February 20, 2014
My Bizarre Trip to Burma’s Drug Elimination Museum

What the War on Drugs looks like in Rangoon.
Read more. [Image: Associated Press]

My Bizarre Trip to Burma’s Drug Elimination Museum

What the War on Drugs looks like in Rangoon.

Read more. [Image: Associated Press]

6:55pm
  
Filed under: Burma Rangoon War on Drugs Drugs 
January 31, 2014
The Specter of Mass Killings in Burma

With all the dispiriting news about democracy these days, it is easy to lose sight of the promising transitions underway in Tunisia and Myanmar (Burma). After the recent constitutional bargain between the moderate Islamist party, Ennahda, and its secular opposition, Tunisia now seems headed toward viable democracy. Burma, however, remains a long ways from that achievement.
Whether Burma will become a democracy after parliamentary elections late next year rests not only on the integrity of that vote. It also depends on what parliament does—or fails to do—to amend blatantly undemocratic provisions in the country’s current constitution. These give the military a quarter of the seats in parliament (and thus a veto over constitutional reform), control of the powerful National Defense and Security Council, and complete immunity from civilian oversight. They also continue to deny Burma’s minorities (about a third of the population) meaningful devolution of power and resources, and they effectively ban opposition leader Aung San Suu Kyi from contesting the presidency.
Burma’s parliament is now beginning to sort through numerous proposals for constitutional change, while President Thein Sein’s government sporadically engages the country’s minorities on reforms to end more than six decades of ethnic violence. But no major Burmese political leader—not even Suu Kyi herself—has confronted the most explosive threat to the transition: religious intolerance.
Read more. [Image: Reuters]

The Specter of Mass Killings in Burma

With all the dispiriting news about democracy these days, it is easy to lose sight of the promising transitions underway in Tunisia and Myanmar (Burma). After the recent constitutional bargain between the moderate Islamist party, Ennahda, and its secular opposition, Tunisia now seems headed toward viable democracy. Burma, however, remains a long ways from that achievement.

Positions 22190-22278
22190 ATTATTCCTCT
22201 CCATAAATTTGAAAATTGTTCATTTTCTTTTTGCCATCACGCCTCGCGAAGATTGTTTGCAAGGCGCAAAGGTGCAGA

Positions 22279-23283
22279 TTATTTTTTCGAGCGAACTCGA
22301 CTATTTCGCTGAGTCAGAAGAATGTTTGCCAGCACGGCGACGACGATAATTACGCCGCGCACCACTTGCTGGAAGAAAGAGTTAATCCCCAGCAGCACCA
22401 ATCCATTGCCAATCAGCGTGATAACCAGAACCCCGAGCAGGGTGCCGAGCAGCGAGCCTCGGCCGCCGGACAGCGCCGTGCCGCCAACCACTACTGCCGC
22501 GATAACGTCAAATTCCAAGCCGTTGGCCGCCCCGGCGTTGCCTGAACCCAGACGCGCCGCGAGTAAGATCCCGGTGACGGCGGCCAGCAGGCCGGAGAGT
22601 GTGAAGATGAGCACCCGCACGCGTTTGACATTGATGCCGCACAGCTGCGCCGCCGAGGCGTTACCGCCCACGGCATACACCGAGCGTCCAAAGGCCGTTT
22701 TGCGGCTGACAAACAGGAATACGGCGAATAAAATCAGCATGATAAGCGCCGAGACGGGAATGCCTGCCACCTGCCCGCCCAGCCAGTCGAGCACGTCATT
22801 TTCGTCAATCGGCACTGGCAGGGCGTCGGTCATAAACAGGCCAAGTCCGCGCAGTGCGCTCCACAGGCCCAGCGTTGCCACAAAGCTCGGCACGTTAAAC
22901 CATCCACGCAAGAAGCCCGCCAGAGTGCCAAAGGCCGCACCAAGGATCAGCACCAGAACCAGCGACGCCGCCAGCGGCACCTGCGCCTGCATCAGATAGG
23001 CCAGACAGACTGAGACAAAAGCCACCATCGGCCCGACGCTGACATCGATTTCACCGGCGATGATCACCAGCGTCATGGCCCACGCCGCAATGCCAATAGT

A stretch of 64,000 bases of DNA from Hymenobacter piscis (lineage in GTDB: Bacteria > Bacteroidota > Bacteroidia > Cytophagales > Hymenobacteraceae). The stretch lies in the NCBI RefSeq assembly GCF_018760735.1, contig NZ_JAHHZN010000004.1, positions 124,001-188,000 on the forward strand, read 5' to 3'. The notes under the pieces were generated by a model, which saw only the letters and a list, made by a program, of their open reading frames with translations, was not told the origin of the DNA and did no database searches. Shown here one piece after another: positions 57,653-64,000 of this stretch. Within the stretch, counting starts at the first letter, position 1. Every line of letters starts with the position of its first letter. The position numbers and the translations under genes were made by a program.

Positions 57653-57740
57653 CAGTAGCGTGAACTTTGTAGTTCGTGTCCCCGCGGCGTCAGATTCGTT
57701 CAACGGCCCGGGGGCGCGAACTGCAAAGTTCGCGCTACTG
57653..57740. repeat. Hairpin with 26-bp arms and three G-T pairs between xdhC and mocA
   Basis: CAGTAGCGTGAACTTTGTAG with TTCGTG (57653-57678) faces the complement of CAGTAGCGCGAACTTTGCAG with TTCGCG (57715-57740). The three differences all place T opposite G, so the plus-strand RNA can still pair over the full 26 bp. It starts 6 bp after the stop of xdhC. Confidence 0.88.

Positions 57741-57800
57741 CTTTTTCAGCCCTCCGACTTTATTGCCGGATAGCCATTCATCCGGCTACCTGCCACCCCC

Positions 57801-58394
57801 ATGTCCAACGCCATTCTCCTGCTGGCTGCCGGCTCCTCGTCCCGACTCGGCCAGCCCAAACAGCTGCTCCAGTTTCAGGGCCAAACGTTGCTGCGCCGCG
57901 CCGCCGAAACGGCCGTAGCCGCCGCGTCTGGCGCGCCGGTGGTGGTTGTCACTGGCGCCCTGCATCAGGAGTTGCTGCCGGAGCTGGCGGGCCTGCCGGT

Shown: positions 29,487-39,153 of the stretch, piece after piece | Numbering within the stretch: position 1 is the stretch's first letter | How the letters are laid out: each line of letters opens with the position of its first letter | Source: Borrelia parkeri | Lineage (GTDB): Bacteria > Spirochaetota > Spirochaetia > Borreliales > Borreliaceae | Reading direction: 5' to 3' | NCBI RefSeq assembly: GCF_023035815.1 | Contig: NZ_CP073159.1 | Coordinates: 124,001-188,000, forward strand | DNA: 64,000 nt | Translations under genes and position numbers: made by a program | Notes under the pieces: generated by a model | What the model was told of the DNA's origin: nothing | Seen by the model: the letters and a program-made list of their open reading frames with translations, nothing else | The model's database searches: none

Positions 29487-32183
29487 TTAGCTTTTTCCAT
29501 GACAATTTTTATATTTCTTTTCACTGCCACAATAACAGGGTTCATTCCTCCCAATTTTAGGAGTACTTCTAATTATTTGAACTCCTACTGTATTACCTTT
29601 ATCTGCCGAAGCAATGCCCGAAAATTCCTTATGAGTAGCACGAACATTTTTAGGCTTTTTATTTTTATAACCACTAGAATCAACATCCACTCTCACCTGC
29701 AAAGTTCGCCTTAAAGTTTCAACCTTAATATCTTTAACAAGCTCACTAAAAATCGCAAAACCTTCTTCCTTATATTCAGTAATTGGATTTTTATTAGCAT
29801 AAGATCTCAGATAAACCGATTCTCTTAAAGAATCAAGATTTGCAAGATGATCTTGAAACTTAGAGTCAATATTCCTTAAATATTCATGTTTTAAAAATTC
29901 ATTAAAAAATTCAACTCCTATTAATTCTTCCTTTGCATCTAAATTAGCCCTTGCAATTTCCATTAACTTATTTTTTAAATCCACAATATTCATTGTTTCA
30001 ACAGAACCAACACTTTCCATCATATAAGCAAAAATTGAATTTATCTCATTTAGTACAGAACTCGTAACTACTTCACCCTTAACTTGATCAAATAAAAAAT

Whether Burma will become a democracy after parliamentary elections late next year rests not only on the integrity of that vote. It also depends on what parliament does—or fails to do—to amend blatantly undemocratic provisions in the country’s current constitution. These give the military a quarter of the seats in parliament (and thus a veto over constitutional reform), control of the powerful National Defense and Security Council, and complete immunity from civilian oversight. They also continue to deny Burma’s minorities (about a third of the population) meaningful devolution of power and resources, and they effectively ban opposition leader Aung San Suu Kyi from contesting the presidency.

Burma’s parliament is now beginning to sort through numerous proposals for constitutional change, while President Thein Sein’s government sporadically engages the country’s minorities on reforms to end more than six decades of ethnic violence. But no major Burmese political leader—not even Suu Kyi herself—has confronted the most explosive threat to the transition: religious intolerance.

Read more. [Image: Reuters]

January 4, 2013

Float Across Burma via Hot Air Balloon in a Gorgeous Travel Video

Patrik Wallner, known for his skate videos shot in exotic locations, took a week off to visit Burma. Instead of putting his camera down, however, he captured the beautiful scenes below from the weightless perspective of a hot air balloon. Seeing “all the temples illuminated by the morning light was really a magical experience which I can’t stress enough for you to try for yourself if you happen to go to that side of the world!” he says. 

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